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Economy

How the NWT plans to help tourism recover from Covid-19


With tourism one of the sectors hit hardest by the Covid-19 pandemic, the NWT government has set ambitious goals to help the industry not only recover but grow in the coming years. 

Caroline Wawzonek, the tourism minister, tabled the territory’s latest five-year tourism strategy – titled Tourism 2025: Roadmap to Recovery – in the Legislative Assembly on Tuesday. It sets out plans to invest in infrastructure and increase tourism beyond Yellowknife. 

Specifically, the strategy sets the goal of growing the number of new tourism operators in regions outside the capital by five percent. By 2025-26, the territory hopes to welcome 103,000 visitors generating an anticipated $170 million. (The document states those targets may be revised if uncertainty about travel restrictions lingers.)

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“The world wants to come to the Northwest Territories,” Wawzonek told the legislature, noting that Yellowknife was named one of National Geographic’s dream destinations for post-pandemic travel. 

“It will take time and it will take work, but we will recover. Our borders will open and the Northwest Territories will once again take its place as a spectacular tourism destination.”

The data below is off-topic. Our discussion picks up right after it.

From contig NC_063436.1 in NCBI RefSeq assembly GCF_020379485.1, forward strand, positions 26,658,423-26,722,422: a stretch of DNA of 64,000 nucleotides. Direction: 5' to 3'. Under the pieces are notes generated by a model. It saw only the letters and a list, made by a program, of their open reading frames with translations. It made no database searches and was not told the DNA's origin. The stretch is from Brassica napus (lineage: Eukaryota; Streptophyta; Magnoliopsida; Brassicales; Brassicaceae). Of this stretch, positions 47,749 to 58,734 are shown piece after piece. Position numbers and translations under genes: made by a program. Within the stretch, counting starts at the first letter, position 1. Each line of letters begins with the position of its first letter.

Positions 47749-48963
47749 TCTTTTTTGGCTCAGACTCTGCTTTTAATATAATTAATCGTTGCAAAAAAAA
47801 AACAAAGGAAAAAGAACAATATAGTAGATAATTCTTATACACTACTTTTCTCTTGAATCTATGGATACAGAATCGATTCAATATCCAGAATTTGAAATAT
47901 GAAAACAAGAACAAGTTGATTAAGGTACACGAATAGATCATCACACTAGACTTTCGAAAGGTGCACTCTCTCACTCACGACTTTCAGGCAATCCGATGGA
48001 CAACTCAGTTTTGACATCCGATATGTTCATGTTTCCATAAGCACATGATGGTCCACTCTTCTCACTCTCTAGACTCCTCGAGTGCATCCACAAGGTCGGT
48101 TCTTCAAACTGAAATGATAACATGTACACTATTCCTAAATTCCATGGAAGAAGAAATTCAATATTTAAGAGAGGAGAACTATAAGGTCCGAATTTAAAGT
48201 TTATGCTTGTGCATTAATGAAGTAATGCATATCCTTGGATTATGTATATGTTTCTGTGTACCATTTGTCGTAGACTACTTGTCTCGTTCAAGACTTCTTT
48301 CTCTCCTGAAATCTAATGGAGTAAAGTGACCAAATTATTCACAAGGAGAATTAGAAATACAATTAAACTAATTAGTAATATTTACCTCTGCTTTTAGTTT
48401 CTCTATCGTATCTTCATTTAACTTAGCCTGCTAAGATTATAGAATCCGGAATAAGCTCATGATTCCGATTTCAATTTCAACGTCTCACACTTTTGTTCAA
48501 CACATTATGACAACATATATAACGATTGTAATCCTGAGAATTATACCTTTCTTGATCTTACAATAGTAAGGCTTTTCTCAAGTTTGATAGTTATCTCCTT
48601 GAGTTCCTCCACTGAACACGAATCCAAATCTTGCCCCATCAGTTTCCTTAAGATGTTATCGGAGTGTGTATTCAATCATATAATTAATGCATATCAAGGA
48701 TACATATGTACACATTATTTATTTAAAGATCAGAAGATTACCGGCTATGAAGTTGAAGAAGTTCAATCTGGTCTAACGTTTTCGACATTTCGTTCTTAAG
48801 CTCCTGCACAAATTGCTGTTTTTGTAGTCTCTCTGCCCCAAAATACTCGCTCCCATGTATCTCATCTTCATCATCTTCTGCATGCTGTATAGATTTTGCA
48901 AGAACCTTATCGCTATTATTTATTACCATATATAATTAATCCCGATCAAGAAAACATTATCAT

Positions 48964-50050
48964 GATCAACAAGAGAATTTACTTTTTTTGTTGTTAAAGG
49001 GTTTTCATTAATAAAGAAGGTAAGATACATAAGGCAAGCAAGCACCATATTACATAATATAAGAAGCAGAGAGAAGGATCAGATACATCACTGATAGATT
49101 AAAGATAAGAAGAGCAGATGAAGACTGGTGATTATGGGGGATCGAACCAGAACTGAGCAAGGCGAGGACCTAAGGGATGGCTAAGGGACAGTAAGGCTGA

Caroline Wawzonek, pictured at the NWT's legislature in October 2019, is a newly selected member of Caroline Cochrane's cabinet
Caroline Wawzonek, pictured at the NWT’s legislature in October 2019, is a newly selected member of Caroline Cochrane’s cabinet. Sarah Pruys/Cabin Radio

The tourism strategy sets out four priorities:

  • investing in infrastructure, developing new products and services, and making the existing ones better;
  • building capacity among operators and tourism staff through training and mentorship;
  • engaging with people involved in tourism through better communication and marketing; and
  • getting the right data to guide where money is spent.

Included within those priorities are plans to upgrade visitor information centres, fund workshops and training for youth and Indigenous tourism business development, and collaborations with partners like Destination Canada.

When travel restrictions came into effect in early 2020, tourism businesses were among the first to feel the effects of the pandemic as the industry came to a standstill.

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By the end of March last year, more than three quarters of tour operators had closed, reduced staff hours, or laid off employees. By October, tour operators reported the loss of 443 full-time and 405 part-time positions

Compared to other sectors, businesses related to tourism on average lost 13 percent more revenue and had to lay off 22 percent more employees.

Wawzonek said despite the challenges, there have been some tourism successes during the pandemic – including the promotion of staycations to NWT residents.

“Our campaigns did more than generate much-needed revenue. It awakened us, as northerners, collectively to be better customers and ambassadors of our own tourism product,” she said. 

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